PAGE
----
“[…]All he needed was a little faith.”
“In humanity?” Ginger asked dryly.
[Lacey] met his gaze directly.
“Don’t be ridiculous. In the circus.” — Location 2587, Kindle Edition
I haven’t stayed up until the wee hours of the morning to finish a book since I was in my 20s. A Circus of Brass and Bone, however, not only kept me up most of the night reading but also proves that not all circuses/carnivals in fiction are questionable at the least, creepy on average, and downright evil at worst.
The individuals in the Loyale Traveling Menagerie, Hippodrome, Circus, and Museum of Educational Novelties are not all good, and some of them are downright creepy, but the circus itself is probably the sanest place in what remains of the world.
Stiff upper lip and noblesse oblige be damned, the situation seemed to him to call for some old-fashioned screaming and running around waving your arms in the air. — Location 989
The book opens with the Ringmaster’s dead body and continues into a post-Civil War End of the World, wherein an unsuspecting scientist ignites the fire “aether” and starts a worldwide chain reaction with destructive and fatal results. And understand: I don’t mean the world ends and the story is set in a neo-postbellum era. I mean the story itself is set post-Civil War when this accident occurs. Some of the characters even fought in the war. The British colonization of India also plays a (minor, but not unimportant) part.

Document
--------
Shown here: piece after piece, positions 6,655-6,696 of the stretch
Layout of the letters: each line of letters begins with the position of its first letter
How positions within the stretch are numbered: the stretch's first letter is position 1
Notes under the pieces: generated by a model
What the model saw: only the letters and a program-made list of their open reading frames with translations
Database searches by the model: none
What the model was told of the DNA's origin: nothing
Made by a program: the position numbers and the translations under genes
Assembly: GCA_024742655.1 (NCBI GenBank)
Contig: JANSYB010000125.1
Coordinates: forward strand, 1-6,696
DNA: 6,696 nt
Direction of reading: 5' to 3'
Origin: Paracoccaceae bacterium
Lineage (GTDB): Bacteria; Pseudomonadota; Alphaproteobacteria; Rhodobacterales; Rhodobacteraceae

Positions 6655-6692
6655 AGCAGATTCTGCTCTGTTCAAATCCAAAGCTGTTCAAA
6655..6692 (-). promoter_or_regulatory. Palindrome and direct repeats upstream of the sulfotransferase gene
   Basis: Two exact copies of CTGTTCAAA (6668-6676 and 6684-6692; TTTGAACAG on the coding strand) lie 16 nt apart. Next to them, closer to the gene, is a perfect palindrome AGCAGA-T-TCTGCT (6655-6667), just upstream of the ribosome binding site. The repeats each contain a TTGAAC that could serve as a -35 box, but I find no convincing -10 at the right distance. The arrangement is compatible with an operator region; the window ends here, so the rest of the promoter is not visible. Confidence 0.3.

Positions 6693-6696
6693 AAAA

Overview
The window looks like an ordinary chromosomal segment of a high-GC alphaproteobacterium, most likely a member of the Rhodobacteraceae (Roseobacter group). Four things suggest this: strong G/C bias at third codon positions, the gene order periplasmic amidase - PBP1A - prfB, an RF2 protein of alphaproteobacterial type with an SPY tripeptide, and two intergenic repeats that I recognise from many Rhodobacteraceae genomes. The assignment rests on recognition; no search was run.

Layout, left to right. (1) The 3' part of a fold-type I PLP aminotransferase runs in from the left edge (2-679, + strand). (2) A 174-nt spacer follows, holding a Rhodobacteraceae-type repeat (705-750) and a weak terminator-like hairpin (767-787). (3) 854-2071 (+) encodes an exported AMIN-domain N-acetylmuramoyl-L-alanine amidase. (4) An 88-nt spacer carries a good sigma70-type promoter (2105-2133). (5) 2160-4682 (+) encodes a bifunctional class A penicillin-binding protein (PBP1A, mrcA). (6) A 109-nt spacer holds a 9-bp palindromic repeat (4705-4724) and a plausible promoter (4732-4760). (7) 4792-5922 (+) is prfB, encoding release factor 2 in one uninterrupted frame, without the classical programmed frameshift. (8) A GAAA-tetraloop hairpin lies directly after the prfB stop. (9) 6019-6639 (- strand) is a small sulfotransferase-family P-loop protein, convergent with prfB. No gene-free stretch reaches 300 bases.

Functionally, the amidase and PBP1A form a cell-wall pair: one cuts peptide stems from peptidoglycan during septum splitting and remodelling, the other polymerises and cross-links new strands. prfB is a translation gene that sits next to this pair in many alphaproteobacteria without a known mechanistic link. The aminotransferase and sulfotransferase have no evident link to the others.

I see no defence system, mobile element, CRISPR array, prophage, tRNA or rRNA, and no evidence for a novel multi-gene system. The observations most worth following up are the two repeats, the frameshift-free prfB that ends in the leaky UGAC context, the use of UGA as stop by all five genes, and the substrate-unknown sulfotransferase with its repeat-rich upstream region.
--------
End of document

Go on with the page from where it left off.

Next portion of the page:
There are some earlier chapters exploring the End of the World from a “common folk” perspective, including a child who is dealing with trying to find a job during the days of NINA, but once the circus arrives on land those characters are out of sight out of mind (which was too bad; I hope Ms. Staffin-Wiebe comes back to this world one day to follow William’s story as well). There are duplicitous rubes and spies spying on spies, a mystic mahout and his wondrous elephant of brass and bone, and the most dangerous creatures aren’t the lions and ostriches of the circus but what’s left of humanity after the aether storms.
“Rule Number 4 [of being a clown]: Keep extra explosives on hand. You never know when they’ll be useful.” — Location 2008
Usually, a book that covers this much territory would run the risk of seeming disjointed and incoherent, but A Circus of Brass and Bone is delightful in its intertwining of steampunk (via magic), travelogue, escape story, and much more. The characters have very distinct voices and are each driven by their wants (rather fiercely, in the case of both Jonathan Matzke, The Man So Thin He Wears a Wedding Ring As a Belt! and Lacey Moeller, The Fabulous Lady Equestrienne Who Defies the Firey Rings of Death!). And there are those whose driving passions are under a thin surface veneer, such as Ginger, the whitefaced clown or Dr. Christopher Janzen, The Great Doctor Panjandrum and His Amazing Panacea That Cures All Ills!; thin, but still knowable if one is willing to look (the reader, as it happens, is allowed inside both their minds far enough to learn for themselves).
Knowing the effects of the aether storm on its survivors could be crucial scientific knowledge, but the uneducated rarely offered up their relatives’ bodies for dissection. — Location 1960
There are secrets and lies within the circus and without, and many times the characters find themselves not where they thought they were at all. But they stick together, freaks, normals, and all, because the circus is all the family most of them have.
The show, after all, and even in the face of the End of the World, must go on.